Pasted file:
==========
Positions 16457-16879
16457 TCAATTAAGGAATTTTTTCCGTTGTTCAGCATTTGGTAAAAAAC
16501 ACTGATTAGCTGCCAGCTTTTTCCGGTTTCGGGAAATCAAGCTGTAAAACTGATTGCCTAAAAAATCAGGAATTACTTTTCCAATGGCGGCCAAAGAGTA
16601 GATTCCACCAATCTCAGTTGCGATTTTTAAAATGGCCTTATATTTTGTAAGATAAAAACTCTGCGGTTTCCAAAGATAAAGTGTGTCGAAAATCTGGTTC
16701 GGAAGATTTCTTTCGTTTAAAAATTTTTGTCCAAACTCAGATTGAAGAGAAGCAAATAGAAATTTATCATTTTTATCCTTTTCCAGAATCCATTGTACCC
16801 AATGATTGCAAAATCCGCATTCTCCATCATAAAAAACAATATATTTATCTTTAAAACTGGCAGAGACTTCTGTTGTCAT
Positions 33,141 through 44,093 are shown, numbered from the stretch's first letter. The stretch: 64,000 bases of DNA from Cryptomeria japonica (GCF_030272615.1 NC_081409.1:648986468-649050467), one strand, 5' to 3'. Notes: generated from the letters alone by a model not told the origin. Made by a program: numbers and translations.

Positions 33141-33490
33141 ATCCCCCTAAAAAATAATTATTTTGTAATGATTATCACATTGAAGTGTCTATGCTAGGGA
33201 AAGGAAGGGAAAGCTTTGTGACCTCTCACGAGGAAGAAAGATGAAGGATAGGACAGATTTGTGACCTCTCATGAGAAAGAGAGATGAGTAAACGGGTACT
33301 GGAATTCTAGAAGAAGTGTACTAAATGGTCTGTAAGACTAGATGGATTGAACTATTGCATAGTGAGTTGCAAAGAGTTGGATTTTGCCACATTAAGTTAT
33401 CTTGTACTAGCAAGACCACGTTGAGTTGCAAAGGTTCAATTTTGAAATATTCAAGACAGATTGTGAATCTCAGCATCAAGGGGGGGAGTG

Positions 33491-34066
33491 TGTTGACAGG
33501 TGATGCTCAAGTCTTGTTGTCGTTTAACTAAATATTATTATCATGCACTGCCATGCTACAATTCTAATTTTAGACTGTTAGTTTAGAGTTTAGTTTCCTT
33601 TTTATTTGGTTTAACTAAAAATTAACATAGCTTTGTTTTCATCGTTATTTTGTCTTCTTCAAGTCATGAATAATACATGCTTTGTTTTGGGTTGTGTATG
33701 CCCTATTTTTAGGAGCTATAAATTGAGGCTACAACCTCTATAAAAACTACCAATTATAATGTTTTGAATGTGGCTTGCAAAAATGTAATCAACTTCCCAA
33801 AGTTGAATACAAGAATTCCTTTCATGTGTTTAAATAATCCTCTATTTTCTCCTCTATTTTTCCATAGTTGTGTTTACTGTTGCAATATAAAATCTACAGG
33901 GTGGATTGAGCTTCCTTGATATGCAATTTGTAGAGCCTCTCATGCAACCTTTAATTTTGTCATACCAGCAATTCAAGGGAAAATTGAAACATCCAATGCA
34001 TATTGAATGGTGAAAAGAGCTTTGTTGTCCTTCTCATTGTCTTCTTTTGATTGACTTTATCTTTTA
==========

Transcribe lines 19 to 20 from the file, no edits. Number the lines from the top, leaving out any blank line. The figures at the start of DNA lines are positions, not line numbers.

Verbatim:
33901 GTGGATTGAGCTTCCTTGATATGCAATTTGTAGAGCCTCTCATGCAACCTTTAATTTTGTCATACCAGCAATTCAAGGGAAAATTGAAACATCCAATGCA
34001 TATTGAATGGTGAAAAGAGCTTTGTTGTCCTTCTCATTGTCTTCTTTTGATTGACTTTATCTTTTA